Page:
Planned Parenthood says city clinic’s been well received
Sue Guinn Legg
Feb 11, 2012 at 10:36 PM
Despite recent news of litigation surrounding its loss of state grant funding for HIV education and testing and the Komen Foundation’s temporary suspension of financial support for its breast cancer screenings, Planned Parenthood says its new Johnson City office has been well received since opening in early January.
“We’ve had a very positive reception so far,” said Jeff Teague, president and CEO of Planned Parenthood Middle and East Tennessee. “We know there is a great need and that’s part of the reason we came to the area.
“Twenty-five percent of women in the seven counties of Upper East Tennessee live in poverty and have limited access to affordable health care options. We provide great services to women with limited options at affordable fees set at approximately 25 to 30 percent of what they would pay at private health care offices.”
Located at 409 E. Unaka Ave., the new Planned Parenthood office is open Mondays from 9:30 a.m.-3 p.m. Teague said while the office has only been open a few weeks, patient visits are increasing as more people learn it is there. “The bulk are coming for preventative care, cancer screenings and birth control,” he said.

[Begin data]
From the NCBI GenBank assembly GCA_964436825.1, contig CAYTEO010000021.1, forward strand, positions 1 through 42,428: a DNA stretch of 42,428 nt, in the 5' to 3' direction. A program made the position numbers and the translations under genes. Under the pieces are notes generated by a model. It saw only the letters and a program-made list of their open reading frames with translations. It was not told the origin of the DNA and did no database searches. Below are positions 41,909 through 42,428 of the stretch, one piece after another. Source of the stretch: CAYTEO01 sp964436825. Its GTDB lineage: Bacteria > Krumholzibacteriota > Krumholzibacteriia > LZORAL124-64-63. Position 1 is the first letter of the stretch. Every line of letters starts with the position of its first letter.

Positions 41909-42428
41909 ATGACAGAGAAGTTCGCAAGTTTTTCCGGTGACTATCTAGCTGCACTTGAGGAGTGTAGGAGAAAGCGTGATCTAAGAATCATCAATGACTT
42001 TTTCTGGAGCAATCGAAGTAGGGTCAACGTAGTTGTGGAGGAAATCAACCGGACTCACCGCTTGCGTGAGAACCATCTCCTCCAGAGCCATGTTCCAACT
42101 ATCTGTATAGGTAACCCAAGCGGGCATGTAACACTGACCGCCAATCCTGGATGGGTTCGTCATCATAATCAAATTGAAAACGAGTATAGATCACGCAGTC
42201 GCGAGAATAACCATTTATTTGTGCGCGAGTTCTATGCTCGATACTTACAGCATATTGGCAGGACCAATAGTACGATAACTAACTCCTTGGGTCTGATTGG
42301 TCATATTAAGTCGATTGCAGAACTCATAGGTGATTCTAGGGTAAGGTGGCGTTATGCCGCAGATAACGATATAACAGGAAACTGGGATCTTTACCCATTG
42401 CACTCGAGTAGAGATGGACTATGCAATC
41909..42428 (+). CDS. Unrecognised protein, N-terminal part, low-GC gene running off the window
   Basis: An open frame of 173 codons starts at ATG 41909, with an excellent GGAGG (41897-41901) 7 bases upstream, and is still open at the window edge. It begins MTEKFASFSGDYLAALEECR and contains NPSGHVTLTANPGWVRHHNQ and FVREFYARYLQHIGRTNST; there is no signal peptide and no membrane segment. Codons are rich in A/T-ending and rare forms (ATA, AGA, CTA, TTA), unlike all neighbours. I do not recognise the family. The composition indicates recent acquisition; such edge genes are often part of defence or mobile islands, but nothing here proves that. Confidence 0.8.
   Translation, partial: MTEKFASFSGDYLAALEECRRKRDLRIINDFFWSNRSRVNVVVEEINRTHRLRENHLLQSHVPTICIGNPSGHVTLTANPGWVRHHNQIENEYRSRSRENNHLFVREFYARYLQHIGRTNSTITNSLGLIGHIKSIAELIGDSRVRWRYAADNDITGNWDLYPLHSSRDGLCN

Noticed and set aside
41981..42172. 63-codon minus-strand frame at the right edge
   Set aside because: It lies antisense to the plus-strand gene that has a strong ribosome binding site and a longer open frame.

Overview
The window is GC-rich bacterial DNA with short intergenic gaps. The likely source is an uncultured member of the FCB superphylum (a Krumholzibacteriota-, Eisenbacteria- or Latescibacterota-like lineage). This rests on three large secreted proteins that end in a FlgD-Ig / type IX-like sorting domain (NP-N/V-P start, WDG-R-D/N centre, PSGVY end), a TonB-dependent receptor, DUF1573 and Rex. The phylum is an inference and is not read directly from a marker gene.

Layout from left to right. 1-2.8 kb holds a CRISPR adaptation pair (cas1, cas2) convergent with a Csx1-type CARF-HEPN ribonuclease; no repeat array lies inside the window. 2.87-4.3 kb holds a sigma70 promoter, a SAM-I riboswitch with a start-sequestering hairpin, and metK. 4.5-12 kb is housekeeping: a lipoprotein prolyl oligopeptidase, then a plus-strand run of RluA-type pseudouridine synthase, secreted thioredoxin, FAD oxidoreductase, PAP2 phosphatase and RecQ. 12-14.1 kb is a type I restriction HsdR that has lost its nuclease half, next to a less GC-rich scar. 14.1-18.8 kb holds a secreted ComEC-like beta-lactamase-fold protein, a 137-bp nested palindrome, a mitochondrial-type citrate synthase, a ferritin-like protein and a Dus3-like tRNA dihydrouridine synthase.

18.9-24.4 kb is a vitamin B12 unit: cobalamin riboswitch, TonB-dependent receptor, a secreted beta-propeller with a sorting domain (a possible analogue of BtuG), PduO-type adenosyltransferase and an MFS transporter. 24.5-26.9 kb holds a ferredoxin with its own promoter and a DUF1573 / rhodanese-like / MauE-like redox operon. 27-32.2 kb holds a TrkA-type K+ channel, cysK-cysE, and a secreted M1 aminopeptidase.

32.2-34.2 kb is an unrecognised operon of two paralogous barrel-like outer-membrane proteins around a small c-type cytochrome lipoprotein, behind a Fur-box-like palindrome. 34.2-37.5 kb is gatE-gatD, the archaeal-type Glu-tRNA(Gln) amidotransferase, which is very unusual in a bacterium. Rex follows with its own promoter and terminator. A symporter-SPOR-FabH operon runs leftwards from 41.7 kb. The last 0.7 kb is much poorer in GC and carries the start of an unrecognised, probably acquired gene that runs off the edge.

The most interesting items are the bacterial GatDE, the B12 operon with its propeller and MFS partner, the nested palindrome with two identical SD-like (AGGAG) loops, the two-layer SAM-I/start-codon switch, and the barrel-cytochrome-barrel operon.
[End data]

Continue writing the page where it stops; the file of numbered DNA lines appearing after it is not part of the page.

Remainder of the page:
The Johnson City office’s January opening coincided with the Tennessee Department of Health’s termination of grant funding that for many years had been awarded to Planned Parenthood for HIV education and testing. Planned Parenthood filed suit against the state last week to restore the funding.
Teague said the funding was provided by the federal government and administered by the state, which terminated the grants without explanation other than its statement that Planned Parenthood did not qualify.
He said Planned Parenthood has continued to provide free HIV testing and education despite the grant loss because “we believe its a moral responsibility that people have access to HIV testing and that they understand their status and protect themselves and their partners.”
Teague said that although the Komen Foundation’s decisions to end, and seven days later to restore, funding to Planned Parenthood for breast cancer screenings did not apply to Planned Parenthood affiliates in Tennessee, “We were concerned for thousands of women across the country who suddenly would not have that access to life-saving cancer screenings.”